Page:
Understanding Windows 10 Search Indexing
I was told that if I turn off search indexing in Windows 10, my computer would run faster. Is this true and what do I give up if I turn it off?
This question was answered on March 25, 2021. Much of the information contained herein may have changed since posting.
Windows 10 search indexing is designed to make finding things on your computer faster by creating an index of your files.
It’s like the index in the back of a massive book; it makes it much faster to find something because Windows isn’t having to search through every file, every time.
What Gets Indexed
By default, all the properties of your files get indexed but the most important items are the file name and the location of the file. Text within files is also indexed, which makes it possible to search for a file based on what’s contained in the file and not just by its filename.
Some apps, such as an email program may also add their own information to the index to speed up searches that relate to that app.
The Indexing Process
The very first time Windows runs the indexing process on your files, it can take a couple of hours to complete depending upon how many data files your hard drive contains. This initial processing can certainly impact the computer’s performance while it’s running.
Once it completes the initial indexing, it will continue to index new files as they are added or as you make modifications to existing files.
If you work with and modify lots of files on a regular basis or transfer large quantities of new files to your computer, indexing can cause some slowing.
If you have a lower-powered computer with an older, slower hard drive, indexing can place a burden on the system resources resulting in slower all-around performance as well.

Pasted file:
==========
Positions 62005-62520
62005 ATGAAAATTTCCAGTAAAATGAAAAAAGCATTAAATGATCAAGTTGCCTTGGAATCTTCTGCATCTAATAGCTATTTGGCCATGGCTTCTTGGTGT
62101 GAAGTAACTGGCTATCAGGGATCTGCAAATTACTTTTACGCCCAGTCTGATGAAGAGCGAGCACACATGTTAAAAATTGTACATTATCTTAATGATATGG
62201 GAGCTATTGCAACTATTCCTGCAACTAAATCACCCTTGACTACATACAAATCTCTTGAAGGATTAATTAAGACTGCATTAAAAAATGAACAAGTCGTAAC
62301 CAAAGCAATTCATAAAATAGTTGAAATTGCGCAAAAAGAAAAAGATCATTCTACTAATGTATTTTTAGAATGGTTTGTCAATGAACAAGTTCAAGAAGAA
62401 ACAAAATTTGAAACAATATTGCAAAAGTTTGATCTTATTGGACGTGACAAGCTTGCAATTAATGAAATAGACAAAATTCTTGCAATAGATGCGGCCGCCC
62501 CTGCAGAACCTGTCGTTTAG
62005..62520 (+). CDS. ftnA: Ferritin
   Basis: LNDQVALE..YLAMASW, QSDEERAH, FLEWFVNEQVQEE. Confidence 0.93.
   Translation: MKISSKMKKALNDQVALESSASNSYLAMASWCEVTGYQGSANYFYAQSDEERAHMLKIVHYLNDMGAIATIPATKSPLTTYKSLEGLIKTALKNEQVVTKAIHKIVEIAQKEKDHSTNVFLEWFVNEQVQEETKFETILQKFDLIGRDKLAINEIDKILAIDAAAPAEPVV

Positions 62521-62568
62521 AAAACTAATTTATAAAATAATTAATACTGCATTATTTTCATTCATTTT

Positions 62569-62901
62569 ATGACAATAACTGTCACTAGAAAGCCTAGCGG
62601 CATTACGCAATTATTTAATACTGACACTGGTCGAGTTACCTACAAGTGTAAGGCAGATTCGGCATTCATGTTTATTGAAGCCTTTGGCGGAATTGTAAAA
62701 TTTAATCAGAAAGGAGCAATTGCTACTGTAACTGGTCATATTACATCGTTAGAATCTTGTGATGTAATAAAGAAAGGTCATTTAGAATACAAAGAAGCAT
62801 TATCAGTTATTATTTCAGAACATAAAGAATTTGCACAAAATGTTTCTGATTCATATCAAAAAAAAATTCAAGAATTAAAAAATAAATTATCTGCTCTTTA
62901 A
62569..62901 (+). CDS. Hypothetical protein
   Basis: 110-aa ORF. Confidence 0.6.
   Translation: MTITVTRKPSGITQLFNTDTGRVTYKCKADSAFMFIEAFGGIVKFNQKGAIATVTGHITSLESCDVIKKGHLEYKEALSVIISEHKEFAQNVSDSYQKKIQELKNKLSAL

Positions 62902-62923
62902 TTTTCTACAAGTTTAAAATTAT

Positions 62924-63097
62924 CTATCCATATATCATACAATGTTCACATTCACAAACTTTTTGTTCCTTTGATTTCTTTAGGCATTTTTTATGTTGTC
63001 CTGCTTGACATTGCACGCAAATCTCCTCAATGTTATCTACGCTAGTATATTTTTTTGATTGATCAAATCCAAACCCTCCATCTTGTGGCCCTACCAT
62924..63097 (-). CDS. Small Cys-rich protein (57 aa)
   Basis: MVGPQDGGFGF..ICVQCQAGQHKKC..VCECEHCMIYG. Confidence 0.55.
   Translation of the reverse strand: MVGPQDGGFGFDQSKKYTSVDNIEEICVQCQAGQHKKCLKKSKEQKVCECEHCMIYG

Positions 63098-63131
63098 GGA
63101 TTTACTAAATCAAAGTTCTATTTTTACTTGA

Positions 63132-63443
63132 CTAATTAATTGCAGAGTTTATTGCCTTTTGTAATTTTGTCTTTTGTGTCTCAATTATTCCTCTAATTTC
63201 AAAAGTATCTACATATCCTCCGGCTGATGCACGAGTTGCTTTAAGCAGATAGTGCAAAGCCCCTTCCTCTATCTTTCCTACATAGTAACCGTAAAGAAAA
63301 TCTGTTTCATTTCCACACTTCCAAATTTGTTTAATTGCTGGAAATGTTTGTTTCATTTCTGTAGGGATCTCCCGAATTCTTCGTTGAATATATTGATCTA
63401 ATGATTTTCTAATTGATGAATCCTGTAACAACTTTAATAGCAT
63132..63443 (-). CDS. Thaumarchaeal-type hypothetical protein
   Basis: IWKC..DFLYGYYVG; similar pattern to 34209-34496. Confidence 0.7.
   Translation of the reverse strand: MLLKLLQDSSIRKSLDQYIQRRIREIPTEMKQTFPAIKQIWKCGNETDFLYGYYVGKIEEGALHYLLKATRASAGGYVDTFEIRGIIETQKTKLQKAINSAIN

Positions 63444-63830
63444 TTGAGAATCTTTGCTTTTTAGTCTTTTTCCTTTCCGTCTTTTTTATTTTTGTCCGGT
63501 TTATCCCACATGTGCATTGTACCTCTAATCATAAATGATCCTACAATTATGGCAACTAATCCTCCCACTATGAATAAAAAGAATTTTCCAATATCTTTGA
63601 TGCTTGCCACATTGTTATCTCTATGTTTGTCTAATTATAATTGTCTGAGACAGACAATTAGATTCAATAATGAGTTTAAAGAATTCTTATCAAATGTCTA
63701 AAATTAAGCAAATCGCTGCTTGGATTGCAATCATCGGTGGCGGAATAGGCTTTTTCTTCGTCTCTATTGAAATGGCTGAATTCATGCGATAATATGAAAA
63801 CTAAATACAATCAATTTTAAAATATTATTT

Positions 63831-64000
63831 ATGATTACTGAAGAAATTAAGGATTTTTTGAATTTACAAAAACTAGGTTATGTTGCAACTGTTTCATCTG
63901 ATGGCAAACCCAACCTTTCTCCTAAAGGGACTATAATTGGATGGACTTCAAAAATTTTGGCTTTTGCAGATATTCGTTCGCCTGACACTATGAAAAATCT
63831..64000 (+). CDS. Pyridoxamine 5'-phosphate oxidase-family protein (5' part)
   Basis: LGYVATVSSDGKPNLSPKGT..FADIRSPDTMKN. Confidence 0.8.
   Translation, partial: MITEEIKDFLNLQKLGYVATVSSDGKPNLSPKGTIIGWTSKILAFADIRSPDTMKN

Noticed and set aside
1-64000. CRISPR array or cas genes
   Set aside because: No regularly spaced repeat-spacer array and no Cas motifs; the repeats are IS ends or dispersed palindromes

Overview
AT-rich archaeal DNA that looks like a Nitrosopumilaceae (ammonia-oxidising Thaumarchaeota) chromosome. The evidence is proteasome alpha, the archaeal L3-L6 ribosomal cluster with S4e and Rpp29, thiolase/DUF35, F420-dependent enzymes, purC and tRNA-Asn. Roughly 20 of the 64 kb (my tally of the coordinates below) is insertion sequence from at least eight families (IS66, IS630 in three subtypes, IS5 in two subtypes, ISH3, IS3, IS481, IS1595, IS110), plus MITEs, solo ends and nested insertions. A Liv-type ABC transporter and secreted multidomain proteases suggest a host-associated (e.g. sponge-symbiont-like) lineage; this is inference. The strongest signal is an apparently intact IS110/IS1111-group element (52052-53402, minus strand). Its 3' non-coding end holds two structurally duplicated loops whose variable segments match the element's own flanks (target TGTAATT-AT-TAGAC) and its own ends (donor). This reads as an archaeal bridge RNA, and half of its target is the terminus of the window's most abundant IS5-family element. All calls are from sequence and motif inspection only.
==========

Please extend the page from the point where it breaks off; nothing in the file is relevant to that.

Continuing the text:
If you spend most of your time online working with data that is stored on the Internet, the indexing burden should be pretty minimal.
If you rarely search your computer for files, turning off the Indexing won’t impact you much at all.
Disabling Search Indexing
If you’d like to see if the indexing is causing a performance issue on your computer, you can temporarily stop it from running to see if things improve.
Type ‘services’ in the Windows search bar to get to the Services app and open it.
Scroll down the list until you find ‘Windows Search’ and double-click on it to open the Search Properties menu. Under the ‘Service status:’ section, click the ‘Stop’ button to temporarily disable the service.
The next time you start your computer, Search Indexing will be turned back on automatically unless you change the ‘Startup type:’ to Disabled or Manual.
Limiting What Gets Indexed
Instead of disabling indexing altogether, you can reduce the number of files being indexed but still have the faster file searching abilities for specific folders.
Type ‘indexing’ into the Windows search bar and then click on ‘Indexing Options’ to open the options menu.
The current locations being indexed will be displayed, which you can change by clicking on the ‘Modify’ button.
The majority of the locations being indexed will be under the ‘Users’ folder for each user profile, which is where most of your data files are stored.
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Posted by Ken of Data Doctors on March 25, 2021